Do Deer Eat Petunias?

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One day your garden petunias (​Petunia​ x ​hybrida​, USDA zones 10-11) look healthy and vibrant, and the next day, they appear raggedy, shredded and broken. What kind of creature caused such destruction? Although it's hard to be sure without catching the perpetrator red-handed, deer do eat petunias and are large enough to cause immense damage in a single night. Several techniques will allow you to protect your petunias from deer and other critters.



Deer eat petunias, and so do several other animals and bugs.

Creatures That Eat Petunias

If you've ever seen deer in your yard, chances are they've eaten your petunias. They will eat both the foliage (especially new growth) and the buds, preventing the petunias from flowering, and the flowers, making them look disheveled.

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Other wildlife have also been known to eat petunias, including rabbits, mice and squirrels, which seem to love eating the blossoms. If you live on a farm, you might also see chickens and mules sampling your petunias as well. Each animal will require a unique deterrent since what works for one won't necessarily work for another.


Petunias also attract their fair share of invertebrate pests, including aphids, whiteflies, slugs, tobacco budworms and variegated cutworms. Each of these can be difficult to find on your petunias since they tend to feast at night when the weather is cooler. Examine the underside of leaves, the base of the plant, the stem and the buds themselves for signs of these pests before you wage war against deer just in case you've blamed the wrong suspect.


Preventing Deer From Eating Petunias

If you're sure deer are eating your petunias, you can set up a few simple deterrents. As prey animals, deer are highly suspicious of new things, especially things that move. Set up motion-activated sprinklers, lights or alarms near your petunias to scare away deer or place windmills, balloons and scarecrows in the yard. Switch up your scare tactics in case the deer get used to your deterrents.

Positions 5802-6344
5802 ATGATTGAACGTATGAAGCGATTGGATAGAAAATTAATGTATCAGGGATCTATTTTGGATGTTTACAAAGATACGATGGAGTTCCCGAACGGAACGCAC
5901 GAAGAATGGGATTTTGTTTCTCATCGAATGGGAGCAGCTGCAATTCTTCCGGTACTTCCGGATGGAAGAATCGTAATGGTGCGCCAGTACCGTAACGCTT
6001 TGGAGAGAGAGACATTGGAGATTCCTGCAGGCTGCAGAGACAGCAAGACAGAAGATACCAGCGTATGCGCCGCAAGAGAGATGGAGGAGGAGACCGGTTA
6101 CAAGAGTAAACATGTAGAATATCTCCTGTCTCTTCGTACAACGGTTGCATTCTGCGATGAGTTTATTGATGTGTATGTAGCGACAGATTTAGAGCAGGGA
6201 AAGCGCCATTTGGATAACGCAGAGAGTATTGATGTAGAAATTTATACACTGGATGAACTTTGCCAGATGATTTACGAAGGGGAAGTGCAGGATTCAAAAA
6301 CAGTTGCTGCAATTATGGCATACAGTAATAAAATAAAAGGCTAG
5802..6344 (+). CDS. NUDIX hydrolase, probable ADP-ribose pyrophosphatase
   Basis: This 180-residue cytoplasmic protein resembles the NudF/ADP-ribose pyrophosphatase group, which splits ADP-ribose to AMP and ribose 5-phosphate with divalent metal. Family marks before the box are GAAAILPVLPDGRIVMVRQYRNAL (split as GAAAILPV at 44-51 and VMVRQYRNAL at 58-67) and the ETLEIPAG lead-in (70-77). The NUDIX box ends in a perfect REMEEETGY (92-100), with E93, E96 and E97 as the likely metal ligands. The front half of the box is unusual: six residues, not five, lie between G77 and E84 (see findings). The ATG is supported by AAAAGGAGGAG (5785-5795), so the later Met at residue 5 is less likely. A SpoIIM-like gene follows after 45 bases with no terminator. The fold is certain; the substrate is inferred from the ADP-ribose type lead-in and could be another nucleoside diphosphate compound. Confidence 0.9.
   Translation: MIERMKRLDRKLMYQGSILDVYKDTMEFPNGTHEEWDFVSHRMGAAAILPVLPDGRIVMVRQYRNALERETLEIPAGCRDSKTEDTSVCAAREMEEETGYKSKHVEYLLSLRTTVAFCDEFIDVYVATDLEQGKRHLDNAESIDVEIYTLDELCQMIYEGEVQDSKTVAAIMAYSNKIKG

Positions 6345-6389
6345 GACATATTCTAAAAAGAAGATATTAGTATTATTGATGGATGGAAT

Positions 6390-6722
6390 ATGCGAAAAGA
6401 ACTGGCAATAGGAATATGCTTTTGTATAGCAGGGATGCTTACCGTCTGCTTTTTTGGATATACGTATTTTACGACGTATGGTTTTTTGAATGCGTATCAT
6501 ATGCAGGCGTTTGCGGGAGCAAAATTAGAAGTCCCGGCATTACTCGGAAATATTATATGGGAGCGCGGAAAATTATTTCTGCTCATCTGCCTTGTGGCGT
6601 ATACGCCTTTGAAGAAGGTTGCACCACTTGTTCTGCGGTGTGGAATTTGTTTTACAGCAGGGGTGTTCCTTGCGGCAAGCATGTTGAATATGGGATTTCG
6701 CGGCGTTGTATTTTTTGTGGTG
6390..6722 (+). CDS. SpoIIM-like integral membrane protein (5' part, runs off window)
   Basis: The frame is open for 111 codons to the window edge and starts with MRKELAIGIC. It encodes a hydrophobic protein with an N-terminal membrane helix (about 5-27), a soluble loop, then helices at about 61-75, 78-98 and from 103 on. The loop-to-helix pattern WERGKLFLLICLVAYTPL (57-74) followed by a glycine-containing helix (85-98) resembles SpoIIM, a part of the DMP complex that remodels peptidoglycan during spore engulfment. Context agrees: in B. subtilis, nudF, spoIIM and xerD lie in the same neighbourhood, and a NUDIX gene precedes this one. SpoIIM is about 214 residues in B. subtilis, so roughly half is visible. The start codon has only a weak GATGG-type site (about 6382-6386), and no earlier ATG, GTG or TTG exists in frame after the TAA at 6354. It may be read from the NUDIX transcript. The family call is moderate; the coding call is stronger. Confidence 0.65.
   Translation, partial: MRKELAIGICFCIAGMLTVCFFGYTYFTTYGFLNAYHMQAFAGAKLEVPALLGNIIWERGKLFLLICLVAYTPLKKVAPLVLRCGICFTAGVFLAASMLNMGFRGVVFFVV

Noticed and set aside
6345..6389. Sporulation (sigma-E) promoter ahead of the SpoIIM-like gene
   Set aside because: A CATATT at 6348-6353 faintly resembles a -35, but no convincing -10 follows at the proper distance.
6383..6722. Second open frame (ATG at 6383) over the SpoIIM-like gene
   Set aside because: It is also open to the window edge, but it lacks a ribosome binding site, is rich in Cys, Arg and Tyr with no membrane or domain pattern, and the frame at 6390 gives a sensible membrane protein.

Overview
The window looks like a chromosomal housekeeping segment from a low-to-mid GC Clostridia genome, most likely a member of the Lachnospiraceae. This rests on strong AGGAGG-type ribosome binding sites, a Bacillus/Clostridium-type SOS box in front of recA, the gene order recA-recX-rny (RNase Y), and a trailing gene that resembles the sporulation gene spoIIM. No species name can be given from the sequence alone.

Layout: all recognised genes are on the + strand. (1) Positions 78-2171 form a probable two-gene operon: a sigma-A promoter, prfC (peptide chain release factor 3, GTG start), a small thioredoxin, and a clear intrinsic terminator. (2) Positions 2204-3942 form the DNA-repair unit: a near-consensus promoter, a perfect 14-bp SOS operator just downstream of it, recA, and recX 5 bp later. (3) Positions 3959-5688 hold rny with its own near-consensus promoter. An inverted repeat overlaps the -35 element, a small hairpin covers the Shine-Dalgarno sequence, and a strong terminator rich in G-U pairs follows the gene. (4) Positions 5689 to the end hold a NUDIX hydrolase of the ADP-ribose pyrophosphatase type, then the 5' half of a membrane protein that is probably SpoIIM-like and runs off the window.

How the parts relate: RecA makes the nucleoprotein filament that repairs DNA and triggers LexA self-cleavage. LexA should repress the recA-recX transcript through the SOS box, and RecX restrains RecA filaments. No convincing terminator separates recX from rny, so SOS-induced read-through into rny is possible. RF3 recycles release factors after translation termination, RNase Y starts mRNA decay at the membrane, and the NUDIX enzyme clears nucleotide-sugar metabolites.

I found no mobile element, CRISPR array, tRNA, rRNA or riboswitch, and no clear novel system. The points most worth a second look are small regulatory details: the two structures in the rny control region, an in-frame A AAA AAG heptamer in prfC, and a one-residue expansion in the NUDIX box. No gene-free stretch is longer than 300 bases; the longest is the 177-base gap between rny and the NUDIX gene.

Deer also prefer to hang around in areas that provide cover, especially for their young fawns. Clear away weeds and tall grasses growing near your petunias to encourage deer to keep moving. This will also discourage mice and rabbits from hanging out around your petunias.

Another way to keep deer out of the garden is to fence it off. Because deer are great jumpers, a physical fence needs to be at least 8 feet high. You can also fence your petunias with a barrier of fragrant plants that will hide the smell of petunias. For example, herbs like mint (​Mentha spp.​), rosemary (​Salvia rosmarinus​, USDA zones 7-11), lemon thyme (​Thymus​ x ​citriodorus​, zones 5-8), lavender (​Lavandula spp.​, zones 5-8) and garlic (​Allium sativum​, zones 5-9) produce strong scents but aren't attractive to deer.


Deer-Resistant Alternatives to Petunias

If you just can't stop your petunias from being eaten, it might be time to call a truce and plant a deer-resistant alternative. Although hungry deer will eat almost any plant, some plants aren't as attractive to them. If you want to grow flowers similar to petunias that are less prone to damage by deer, try planting million bells (​Calibrachoa​ x ​hybrida​, zones 7-11), annual marigolds (​Tagetes spp.​), and snapdragons (​Antirrhinum majus​, zones 7-10), which deer seldom eat. Perennial options include bleeding hearts (​Lamprocapnos spectabilis​, zones 2-9), and lenten rose (​Helleborus spp.​, zones 3-9, depending on species).




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